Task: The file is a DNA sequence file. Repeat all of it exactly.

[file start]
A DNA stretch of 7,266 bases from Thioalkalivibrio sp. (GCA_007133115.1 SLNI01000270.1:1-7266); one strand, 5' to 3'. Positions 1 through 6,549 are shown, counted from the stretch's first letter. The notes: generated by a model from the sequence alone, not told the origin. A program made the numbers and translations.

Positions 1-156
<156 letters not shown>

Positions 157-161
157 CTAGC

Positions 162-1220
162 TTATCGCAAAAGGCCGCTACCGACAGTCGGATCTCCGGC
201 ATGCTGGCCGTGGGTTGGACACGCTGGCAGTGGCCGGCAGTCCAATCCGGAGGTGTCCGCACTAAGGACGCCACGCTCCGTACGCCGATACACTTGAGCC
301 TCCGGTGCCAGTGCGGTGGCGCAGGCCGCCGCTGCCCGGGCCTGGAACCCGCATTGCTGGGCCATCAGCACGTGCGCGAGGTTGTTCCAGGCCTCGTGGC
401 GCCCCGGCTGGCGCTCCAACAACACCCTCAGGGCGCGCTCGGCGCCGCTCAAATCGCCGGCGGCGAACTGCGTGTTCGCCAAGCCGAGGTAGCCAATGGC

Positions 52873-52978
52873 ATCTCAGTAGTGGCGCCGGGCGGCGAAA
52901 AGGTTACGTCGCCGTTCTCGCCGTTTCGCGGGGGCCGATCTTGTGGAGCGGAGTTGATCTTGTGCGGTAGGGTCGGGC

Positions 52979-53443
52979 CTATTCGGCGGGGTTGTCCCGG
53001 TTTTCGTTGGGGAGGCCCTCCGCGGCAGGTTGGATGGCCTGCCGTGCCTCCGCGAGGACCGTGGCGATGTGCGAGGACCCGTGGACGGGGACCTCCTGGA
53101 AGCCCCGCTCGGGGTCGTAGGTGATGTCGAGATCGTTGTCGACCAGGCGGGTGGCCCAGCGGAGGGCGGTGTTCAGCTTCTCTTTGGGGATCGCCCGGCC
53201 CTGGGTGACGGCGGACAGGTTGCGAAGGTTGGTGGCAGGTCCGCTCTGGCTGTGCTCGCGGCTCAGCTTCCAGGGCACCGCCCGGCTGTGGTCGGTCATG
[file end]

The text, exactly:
A DNA stretch of 7,266 bases from Thioalkalivibrio sp. (GCA_007133115.1 SLNI01000270.1:1-7266); one strand, 5' to 3'. Positions 1 through 6,549 are shown, counted from the stretch's first letter. The notes: generated by a model from the sequence alone, not told the origin. A program made the numbers and translations.

Positions 1-156
<156 letters not shown>

Positions 157-161
157 CTAGC

Positions 162-1220
162 TTATCGCAAAAGGCCGCTACCGACAGTCGGATCTCCGGC
201 ATGCTGGCCGTGGGTTGGACACGCTGGCAGTGGCCGGCAGTCCAATCCGGAGGTGTCCGCACTAAGGACGCCACGCTCCGTACGCCGATACACTTGAGCC
301 TCCGGTGCCAGTGCGGTGGCGCAGGCCGCCGCTGCCCGGGCCTGGAACCCGCATTGCTGGGCCATCAGCACGTGCGCGAGGTTGTTCCAGGCCTCGTGGC
401 GCCCCGGCTGGCGCTCCAACAACACCCTCAGGGCGCGCTCGGCGCCGCTCAAATCGCCGGCGGCGAACTGCGTGTTCGCCAAGCCGAGGTAGCCAATGGC

Positions 52873-52978
52873 ATCTCAGTAGTGGCGCCGGGCGGCGAAA
52901 AGGTTACGTCGCCGTTCTCGCCGTTTCGCGGGGGCCGATCTTGTGGAGCGGAGTTGATCTTGTGCGGTAGGGTCGGGC

Positions 52979-53443
52979 CTATTCGGCGGGGTTGTCCCGG
53001 TTTTCGTTGGGGAGGCCCTCCGCGGCAGGTTGGATGGCCTGCCGTGCCTCCGCGAGGACCGTGGCGATGTGCGAGGACCCGTGGACGGGGACCTCCTGGA
53101 AGCCCCGCTCGGGGTCGTAGGTGATGTCGAGATCGTTGTCGACCAGGCGGGTGGCCCAGCGGAGGGCGGTGTTCAGCTTCTCTTTGGGGATCGCCCGGCC
53201 CTGGGTGACGGCGGACAGGTTGCGAAGGTTGGTGGCAGGTCCGCTCTGGCTGTGCTCGCGGCTCAGCTTCCAGGGCACCGCCCGGCTGTGGTCGGTCATG